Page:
'Gran Torino' Stills - Photo Gallery on Yahoo! Movies






I am not going to ruin the conclusion because the movie is relatively new and many of you may not have seen it yet. However, I will contend that the ending is true to life. As I mentioned earlier, my father underwent a similar transformation in his attitude towards violence and prejudice. Now that both of my parents are gone, I so miss having a Protector (in the form of a person) in my life. I will leave you with Johnny Cash and "A Boy Named Sue."

32 comments:

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  2. A few weeks ago I saw this movie at the theater. Although I liked much about it, especially Nate's transformation, and that of the boy next door (a whole new kind of boy next door!), I did find that the portrayal of his own family was a little Hollywood stereotyped as the shallow American materialists. Since his deceased wife was remembered as a woman of depth, I guess I wonder "in real life" would the children and grandchildren turned out THAT bad? Maybe that's a trivial criticism. I don't know.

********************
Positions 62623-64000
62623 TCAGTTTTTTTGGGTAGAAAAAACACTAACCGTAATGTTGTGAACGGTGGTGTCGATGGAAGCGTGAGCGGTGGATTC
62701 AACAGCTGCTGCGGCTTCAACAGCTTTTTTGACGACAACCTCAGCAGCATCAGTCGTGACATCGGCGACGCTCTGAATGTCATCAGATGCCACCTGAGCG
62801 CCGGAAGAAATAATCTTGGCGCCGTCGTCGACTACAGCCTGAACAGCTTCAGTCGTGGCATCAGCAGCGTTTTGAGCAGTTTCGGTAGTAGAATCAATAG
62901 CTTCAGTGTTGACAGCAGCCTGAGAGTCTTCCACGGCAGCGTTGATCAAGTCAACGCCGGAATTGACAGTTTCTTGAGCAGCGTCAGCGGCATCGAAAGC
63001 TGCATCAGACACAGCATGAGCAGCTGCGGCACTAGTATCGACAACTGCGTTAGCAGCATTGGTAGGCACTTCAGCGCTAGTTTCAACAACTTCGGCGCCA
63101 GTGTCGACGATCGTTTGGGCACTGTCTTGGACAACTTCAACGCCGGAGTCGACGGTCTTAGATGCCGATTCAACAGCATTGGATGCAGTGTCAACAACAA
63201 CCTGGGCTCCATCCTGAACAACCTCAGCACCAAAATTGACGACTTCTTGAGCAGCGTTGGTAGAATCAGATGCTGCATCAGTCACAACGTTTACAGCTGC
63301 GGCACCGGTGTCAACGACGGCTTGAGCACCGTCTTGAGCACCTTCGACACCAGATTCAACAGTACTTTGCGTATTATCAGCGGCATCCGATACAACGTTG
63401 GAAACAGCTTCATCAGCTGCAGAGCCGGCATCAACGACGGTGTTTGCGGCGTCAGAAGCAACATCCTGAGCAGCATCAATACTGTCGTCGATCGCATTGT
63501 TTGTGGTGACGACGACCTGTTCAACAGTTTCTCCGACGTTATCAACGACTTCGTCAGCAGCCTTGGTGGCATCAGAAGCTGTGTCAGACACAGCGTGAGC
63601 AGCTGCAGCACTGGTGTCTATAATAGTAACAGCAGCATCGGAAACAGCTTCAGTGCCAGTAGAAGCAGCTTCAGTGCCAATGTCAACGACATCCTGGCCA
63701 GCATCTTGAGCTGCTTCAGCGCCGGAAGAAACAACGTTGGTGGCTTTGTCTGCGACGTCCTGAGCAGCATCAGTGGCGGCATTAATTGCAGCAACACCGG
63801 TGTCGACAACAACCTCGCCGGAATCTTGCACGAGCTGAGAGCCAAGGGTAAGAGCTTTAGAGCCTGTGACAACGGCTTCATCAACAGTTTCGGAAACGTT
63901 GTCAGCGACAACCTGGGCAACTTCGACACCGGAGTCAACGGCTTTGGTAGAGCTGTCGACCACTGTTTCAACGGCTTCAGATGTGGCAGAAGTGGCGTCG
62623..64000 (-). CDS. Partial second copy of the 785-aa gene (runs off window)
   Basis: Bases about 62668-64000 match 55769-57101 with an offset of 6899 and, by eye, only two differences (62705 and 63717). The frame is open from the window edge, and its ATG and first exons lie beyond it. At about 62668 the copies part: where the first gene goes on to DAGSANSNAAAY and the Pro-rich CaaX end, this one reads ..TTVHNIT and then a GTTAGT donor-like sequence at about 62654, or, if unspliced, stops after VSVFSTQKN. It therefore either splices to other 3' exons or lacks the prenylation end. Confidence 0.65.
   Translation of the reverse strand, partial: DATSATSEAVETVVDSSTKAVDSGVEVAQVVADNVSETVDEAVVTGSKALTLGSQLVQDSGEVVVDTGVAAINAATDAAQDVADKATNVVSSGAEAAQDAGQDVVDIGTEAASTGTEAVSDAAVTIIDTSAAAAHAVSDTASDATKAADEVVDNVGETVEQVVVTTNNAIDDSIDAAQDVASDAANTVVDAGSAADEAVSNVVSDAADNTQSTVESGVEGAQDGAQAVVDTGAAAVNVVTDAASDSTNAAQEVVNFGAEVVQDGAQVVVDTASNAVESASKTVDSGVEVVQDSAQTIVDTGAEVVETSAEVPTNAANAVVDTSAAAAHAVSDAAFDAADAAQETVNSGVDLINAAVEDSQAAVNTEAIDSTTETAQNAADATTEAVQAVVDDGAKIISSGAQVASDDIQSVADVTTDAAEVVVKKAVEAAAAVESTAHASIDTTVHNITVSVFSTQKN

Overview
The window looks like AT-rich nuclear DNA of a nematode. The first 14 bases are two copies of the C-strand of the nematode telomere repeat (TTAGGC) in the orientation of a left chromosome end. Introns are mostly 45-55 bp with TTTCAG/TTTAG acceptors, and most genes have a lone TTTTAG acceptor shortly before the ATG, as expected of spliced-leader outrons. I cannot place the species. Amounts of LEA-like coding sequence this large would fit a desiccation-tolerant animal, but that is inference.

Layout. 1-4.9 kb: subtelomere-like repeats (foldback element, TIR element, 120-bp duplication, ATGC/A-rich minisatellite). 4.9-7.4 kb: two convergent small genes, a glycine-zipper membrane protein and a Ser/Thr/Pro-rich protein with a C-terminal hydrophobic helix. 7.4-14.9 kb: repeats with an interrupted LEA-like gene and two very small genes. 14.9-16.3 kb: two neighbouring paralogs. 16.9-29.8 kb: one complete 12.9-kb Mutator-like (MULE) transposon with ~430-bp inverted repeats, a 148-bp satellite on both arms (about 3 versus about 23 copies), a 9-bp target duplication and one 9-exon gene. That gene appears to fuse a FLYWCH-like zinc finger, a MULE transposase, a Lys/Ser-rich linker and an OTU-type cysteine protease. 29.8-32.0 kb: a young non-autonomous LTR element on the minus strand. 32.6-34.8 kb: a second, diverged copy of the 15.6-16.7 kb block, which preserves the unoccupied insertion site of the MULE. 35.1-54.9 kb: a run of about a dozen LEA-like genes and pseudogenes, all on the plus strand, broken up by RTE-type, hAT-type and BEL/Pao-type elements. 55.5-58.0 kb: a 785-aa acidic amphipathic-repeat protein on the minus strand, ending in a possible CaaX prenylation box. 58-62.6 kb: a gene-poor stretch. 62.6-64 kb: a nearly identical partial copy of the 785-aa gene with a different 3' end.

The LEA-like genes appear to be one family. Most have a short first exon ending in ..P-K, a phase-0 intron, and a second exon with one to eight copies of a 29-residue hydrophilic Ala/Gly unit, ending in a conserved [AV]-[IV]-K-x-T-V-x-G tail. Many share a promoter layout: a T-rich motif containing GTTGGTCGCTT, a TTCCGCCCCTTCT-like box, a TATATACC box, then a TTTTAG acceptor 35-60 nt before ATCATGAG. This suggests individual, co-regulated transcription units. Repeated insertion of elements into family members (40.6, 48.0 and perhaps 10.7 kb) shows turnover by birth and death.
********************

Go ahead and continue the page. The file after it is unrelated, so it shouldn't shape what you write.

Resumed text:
What I like most about your post is the way the character of Nate resonated with that of your father, especially that attitude of protecting one's own family, that special strength! The questions you've posed about gun ownership, and the varying cultural attitudes towards defense are very interesting too.

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  3. San, you make an interesting point about the mother in this film...I know that the movie is written in a Walt friendly perspective. Thank you for commenting and I will think more about what you wrote here. I'm sorry I wrote the character's name as Nate when it was Walt...I was going to check but my H was driving away without me!!! <3 He is Walter Kolwalski I think...going by memory again!!! Don't trust me...than you for commenting on the connections. I think that familiar way is how we respond to movie characters...love interest too. All coming from our fantasy life...my friend is waiting...I must cut this short. Thanks again for your comment and visit. <3